supercyan.jpg
For better or worse ... break out the Super Cyan!
How much money does it take to get a professional sports franchise to give up

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After Buying a Home Match, Sounders Begin Pursuit of Fourth Consecutive U.S. Open Cup

supercyan.jpg
For better or worse ... break out the Super Cyan!
How much money does it take to get a professional sports franchise to give up its home-field advantage in a major tournament with less than a week's notice?

For the North American Soccer League's Atlanta Silverbacks, it starts at $12,000, the fee the U.S. Soccer Federation charges clubs to host a third-round match in the U.S. Open Cup tournament. But the amount Silverbacks owner Boris Jerkunica settled for in negotiations with Sounders FC last week is likely a whole lot more--possibly somewhere in the $50,000 range.

So tonight's match (7 p.m.; live webcast on SoundersFC.com) will be played before 4,500 at Tukwila's Starfire Sports Complex, instead of 2,200 miles and three time zones away at the Silverbacks' 5,000-seat stadium outside Atlanta, saving Sounders management the considerable costs--and players, coaches and staff all the hassles--associated with making a cross-country round trip.

"The decision associated with the venue change wasn't easy, by any means," Jerkunica said. "Seattle Sounders FC presented us with an offer that we simply couldn't refuse, and in the end, it was a decision that was based on the balance between instant gratification and long-term improvement."

Although the Sounders haven't won any MLS hardware in their first three seasons, there's no denying their remarkable record of success in the U.S. Open Cup, a parallel competition. The Cup, modeled on England's F.A. (Football Association) Cup, traces its lineage back to 1913, making it the oldest ongoing American soccer competition.

This year's tournament, which stretches from May to August, is a 64-team free-for-all (up from 40 teams last year) that includes amateur and professional teams from seven U.S. leagues, from Major League Soccer all the way down to the club-soccer level.

The Sounders have played 14 U.S. Open Cup matches since their MLS debut in 2009, winning 13 (they tied Portland 1-1 in the third round in 2009, prevailing 4-3 on penalty kicks). Because home-field advantage was determined by a closed-envelope bidding process, 11 of those contests were played in Tukwila or Seattle. They hoisted the trophy in Washington that first season, winning 2-1 at D.C. United, then triumphed on their own turf the past two years, defeating Columbus 2-1 in 2010 and Chicago 2-0 last year. No other MLS team has won back-to-back Cups, let alone three in a row. Three clubs have won three consecutive Cups, none since 1967-69; no club has won it four straight times.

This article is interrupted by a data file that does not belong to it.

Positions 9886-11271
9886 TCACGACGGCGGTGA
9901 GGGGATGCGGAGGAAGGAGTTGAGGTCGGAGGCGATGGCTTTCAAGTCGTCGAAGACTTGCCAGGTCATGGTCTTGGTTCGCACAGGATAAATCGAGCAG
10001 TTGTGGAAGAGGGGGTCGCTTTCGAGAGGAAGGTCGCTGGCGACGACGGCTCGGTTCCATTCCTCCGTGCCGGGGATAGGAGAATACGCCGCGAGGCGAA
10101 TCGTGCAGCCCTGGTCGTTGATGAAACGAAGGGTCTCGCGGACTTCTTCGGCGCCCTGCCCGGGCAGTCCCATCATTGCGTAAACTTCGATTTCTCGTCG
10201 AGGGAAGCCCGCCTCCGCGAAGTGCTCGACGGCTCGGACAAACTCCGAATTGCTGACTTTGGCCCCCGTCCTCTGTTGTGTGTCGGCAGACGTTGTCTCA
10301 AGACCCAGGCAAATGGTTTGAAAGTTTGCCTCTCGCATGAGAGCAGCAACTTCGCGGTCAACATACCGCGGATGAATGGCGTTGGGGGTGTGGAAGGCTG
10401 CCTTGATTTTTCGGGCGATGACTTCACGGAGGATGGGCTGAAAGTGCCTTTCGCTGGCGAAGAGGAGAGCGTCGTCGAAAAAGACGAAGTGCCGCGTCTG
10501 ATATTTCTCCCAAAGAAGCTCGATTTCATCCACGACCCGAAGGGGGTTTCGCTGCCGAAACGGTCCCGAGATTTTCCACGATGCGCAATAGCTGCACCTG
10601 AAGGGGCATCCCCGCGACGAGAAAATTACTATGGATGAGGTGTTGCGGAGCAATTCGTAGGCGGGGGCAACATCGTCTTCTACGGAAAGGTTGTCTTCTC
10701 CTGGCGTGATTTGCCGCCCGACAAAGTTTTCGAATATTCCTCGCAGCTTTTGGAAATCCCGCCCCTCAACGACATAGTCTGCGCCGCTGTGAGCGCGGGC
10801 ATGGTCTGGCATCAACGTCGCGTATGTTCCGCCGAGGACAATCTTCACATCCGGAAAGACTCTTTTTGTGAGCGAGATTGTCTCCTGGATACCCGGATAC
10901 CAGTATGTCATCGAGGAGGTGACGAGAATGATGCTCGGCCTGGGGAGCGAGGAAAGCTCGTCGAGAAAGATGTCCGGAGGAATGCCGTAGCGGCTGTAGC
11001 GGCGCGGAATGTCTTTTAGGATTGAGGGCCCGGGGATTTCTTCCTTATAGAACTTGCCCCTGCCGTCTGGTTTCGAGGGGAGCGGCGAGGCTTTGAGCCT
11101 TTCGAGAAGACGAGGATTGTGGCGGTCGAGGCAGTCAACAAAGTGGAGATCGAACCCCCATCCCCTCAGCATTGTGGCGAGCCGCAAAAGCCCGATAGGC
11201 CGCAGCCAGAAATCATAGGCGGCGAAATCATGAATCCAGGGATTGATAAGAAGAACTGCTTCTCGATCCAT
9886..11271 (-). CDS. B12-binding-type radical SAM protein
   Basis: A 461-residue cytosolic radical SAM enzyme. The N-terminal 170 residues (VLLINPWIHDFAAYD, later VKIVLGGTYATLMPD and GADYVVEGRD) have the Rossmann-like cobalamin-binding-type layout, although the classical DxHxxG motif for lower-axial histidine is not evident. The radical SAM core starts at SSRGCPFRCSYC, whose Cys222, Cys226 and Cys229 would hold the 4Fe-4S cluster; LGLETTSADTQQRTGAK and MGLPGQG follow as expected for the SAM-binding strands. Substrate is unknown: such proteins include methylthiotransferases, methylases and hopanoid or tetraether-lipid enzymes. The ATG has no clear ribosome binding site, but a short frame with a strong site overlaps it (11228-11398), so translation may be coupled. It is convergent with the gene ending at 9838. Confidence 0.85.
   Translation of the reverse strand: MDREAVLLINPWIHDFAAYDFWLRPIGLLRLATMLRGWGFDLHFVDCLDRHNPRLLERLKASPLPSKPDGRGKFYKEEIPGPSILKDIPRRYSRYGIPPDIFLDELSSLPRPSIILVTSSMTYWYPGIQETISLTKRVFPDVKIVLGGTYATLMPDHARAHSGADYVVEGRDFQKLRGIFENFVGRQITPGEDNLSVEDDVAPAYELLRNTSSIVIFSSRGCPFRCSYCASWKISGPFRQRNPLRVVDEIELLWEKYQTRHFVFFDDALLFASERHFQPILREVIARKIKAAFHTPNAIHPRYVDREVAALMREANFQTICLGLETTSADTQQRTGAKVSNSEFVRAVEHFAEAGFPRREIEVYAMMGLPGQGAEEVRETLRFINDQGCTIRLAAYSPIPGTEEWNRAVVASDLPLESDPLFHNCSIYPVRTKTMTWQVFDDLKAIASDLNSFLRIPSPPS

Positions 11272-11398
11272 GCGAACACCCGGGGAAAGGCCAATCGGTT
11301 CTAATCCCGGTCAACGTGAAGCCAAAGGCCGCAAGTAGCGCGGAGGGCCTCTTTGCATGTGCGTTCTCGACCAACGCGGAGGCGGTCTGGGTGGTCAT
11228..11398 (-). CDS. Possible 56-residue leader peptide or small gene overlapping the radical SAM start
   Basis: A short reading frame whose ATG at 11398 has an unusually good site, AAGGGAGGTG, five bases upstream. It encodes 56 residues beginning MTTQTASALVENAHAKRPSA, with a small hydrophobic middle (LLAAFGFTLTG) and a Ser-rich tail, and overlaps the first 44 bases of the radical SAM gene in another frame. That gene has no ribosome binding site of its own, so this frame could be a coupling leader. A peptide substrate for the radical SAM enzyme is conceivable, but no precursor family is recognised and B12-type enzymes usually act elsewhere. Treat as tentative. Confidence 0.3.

Home-field advantage was determined by a blind draw this year; half of the 16 MLS teams that joined the fray this week played at home. In addition to Seattle, Real Salt Lake also paid its opponent, the NASL's Minnesota Stars, to move a home match. It didn't make any difference last night in Sandy, Utah: Real Salt Lake, the league's top team through the season's first three months and one of two teams to beat the Sounders, was upset 3-1.

Eight MLS teams took it on the road, boosting the potential David-slays-Goliath factor. The league's defending champion and current Western Conference cellar-dweller traveled all the way to Cary, N.C., where locals watched the Los Angeles Galaxy--minus David Beckham, who stayed in L.A., and Landon Donovan, who plays for the U.S. National Team against Brazil tonight--hit a new low last night in a 2-1 loss to the Carolina RailHawks.

In all, seven MLS teams lost to lower-level opponents: New England, Chicago and Houston also fell on the road, while Columbus and FC Dallas joined RSL in crashing out at home.

Will the upset bug bite the Sounders tonight, even playing at home? In a word, no.